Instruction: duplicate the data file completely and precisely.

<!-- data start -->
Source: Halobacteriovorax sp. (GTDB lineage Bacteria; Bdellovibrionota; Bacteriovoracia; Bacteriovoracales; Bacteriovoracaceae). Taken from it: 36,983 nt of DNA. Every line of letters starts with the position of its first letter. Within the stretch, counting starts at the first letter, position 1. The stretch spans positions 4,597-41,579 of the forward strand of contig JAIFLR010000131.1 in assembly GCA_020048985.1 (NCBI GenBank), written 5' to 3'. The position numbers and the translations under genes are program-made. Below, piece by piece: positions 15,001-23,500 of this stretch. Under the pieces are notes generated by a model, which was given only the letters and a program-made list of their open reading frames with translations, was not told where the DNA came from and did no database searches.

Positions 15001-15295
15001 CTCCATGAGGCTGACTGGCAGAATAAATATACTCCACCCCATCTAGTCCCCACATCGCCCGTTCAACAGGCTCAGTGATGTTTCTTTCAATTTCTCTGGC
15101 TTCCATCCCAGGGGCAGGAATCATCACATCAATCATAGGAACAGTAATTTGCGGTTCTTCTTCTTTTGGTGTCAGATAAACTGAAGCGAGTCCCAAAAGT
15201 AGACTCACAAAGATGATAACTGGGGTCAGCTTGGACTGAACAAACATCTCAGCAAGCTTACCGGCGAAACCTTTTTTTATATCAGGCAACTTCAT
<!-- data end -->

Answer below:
Source: Halobacteriovorax sp. (GTDB lineage Bacteria; Bdellovibrionota; Bacteriovoracia; Bacteriovoracales; Bacteriovoracaceae). Taken from it: 36,983 nt of DNA. Every line of letters starts with the position of its first letter. Within the stretch, counting starts at the first letter, position 1. The stretch spans positions 4,597-41,579 of the forward strand of contig JAIFLR010000131.1 in assembly GCA_020048985.1 (NCBI GenBank), written 5' to 3'. The position numbers and the translations under genes are program-made. Below, piece by piece: positions 15,001-23,500 of this stretch. Under the pieces are notes generated by a model, which was given only the letters and a program-made list of their open reading frames with translations, was not told where the DNA came from and did no database searches.

Positions 15001-15295
15001 CTCCATGAGGCTGACTGGCAGAATAAATATACTCCACCCCATCTAGTCCCCACATCGCCCGTTCAACAGGCTCAGTGATGTTTCTTTCAATTTCTCTGGC
15101 TTCCATCCCAGGGGCAGGAATCATCACATCAATCATAGGAACAGTAATTTGCGGTTCTTCTTCTTTTGGTGTCAGATAAACTGAAGCGAGTCCCAAAAGT
15201 AGACTCACAAAGATGATAACTGGGGTCAGCTTGGACTGAACAAACATCTCAGCAAGCTTACCGGCGAAACCTTTTTTTATATCAGGCAACTTCAT